ILLINOIS APPELLATE COURT FIRST DISTRICT (4TH DIVISION) JUDGMENT AFFIRMED.
OPINION FILED NOVEMBER 30, 1978.
IN RE MARIO CARTHEN, A MINOR. (THE PEOPLE OF THE STATE OF ILLINOIS, PETITIONER-APPELLEE,
KAREN CARTHEN, RESPONDENT-APPELLANT.)
APPEAL from the Circuit Court of Cook County; the Hon. PETER
F. COSTA, Judge, presiding.
MR. PRESIDING JUSTICE JOHNSON DELIVERED THE OPINION OF THE COURT:
A petition for adjudication of wardship was filed in the circuit court of Cook County alleging that Mario Carthen was a neglected minor in that his environment was injurious to his welfare in violation of the Juvenile Court Act (Ill. Rev. Stat. 1973, ch. 37, par. 702-4(1)(b)). An adjudicatory hearing was held before Honorable Peter F. Costa who found Mario to be a neglected minor and adjudged him a ward of the court. Mario's mother, Mrs. Karen Carthen, was found to be unable to properly care for Mario. The court found that it was in the best interest of the child to appoint a guardian with the right to place. A dispositional hearing resulted in the commitment of Mario to the Department of Children and Family Services and the appointment of Richard Laymon, guardian, with the right to place. Respondent, Mrs. Karen Carthen, now appeals the ruling and we affirm.
The question for review is whether the trial court erred in allowing respondent's psychiatrist to testify as to certain facts over the objection that the relationship was privileged.
At the beginning of the hearing, the witnesses were excluded. Dr. Theodore J. Dulin, a psychiatrist and attending physician at Mount Sinai Hospital, testified that in April 1974, 22-year-old Karen Carthen became a voluntary psychiatric patient at the hospital. Her stay was for 15 days, initially, and then from May 17 to June 1, 1974.
Respondent was the mother of three children and was involved in an unhappy marriage. A product of a rather unhappy childhood, she was never close to her mother until recently, prior to her hospitalization. According to the doctor, she was a woman who had reason to develop many resentments, angers and hostilities which she kept to herself.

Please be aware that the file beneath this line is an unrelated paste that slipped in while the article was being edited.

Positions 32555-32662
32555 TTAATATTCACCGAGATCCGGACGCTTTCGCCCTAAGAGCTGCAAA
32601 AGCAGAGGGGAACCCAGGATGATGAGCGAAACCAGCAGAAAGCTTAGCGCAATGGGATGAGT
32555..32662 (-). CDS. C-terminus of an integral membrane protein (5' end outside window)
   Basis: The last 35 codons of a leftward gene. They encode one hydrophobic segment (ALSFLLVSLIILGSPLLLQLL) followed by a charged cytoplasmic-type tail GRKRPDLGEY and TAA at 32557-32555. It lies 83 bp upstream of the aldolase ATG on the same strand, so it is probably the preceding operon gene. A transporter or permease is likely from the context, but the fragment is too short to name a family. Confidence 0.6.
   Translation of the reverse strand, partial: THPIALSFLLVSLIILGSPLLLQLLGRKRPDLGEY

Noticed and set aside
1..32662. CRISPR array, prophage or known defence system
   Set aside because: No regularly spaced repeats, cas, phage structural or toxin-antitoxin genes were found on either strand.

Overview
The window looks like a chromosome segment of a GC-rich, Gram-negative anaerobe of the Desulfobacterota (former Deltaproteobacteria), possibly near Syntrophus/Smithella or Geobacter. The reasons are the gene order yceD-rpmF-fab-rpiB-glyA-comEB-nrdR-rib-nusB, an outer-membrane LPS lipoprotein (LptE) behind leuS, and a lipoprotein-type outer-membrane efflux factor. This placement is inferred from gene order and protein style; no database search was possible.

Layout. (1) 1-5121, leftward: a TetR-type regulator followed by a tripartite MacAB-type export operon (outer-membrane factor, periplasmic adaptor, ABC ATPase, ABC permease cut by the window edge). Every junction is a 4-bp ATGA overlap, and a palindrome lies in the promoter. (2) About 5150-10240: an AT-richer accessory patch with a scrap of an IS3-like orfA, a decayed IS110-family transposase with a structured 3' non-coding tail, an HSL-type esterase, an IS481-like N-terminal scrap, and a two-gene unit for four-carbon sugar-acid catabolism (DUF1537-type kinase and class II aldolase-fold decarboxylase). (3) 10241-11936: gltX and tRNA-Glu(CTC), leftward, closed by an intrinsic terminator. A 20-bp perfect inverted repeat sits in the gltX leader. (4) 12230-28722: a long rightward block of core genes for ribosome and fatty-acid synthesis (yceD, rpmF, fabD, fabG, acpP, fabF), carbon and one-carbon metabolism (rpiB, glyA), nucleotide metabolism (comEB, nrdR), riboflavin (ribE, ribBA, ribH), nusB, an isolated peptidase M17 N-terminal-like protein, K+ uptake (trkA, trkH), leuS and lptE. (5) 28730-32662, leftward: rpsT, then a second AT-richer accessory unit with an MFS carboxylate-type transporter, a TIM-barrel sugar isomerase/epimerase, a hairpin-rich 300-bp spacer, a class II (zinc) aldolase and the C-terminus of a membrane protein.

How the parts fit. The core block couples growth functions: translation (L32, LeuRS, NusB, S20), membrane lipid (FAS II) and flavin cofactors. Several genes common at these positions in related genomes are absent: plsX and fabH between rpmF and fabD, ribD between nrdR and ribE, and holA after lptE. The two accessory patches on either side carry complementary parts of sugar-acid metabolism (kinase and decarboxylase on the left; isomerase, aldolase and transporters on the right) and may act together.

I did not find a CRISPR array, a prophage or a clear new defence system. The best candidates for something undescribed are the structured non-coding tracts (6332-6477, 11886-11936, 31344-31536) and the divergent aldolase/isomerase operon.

He explained that her feelings arose because of her unhappy childhood and because no one gave her any real support, including her mother.
While growing up, Karen Carthen was the second oldest of nine children and assumed many responsibilities, particularly for her younger brother, Chris. Her feelings toward him were mixed. On the one hand, she felt like his mother and on the other hand had many confrontations and fights with him. Mario reminded her of Chris.
For many years she held in her feelings and many nights cried herself to sleep. When her anger began to come out, Mario was the target. This occurred because of three factors: (1) the circumstances surrounding Mario's birth, (2) the fact that Mario reminded her of Chris, and (3) because her husband was "giving her so much heat." When the prosecutor asked the doctor to explain the circumstances surrounding Mario's birth, the defense counsel objected on the basis of a patient-doctor privilege. His objection was overruled and the doctor testified that Mario's birth was the result of a rape. The doctor added that Mrs. Carthen felt that Mario was a bright boy but deliberately antagonized her.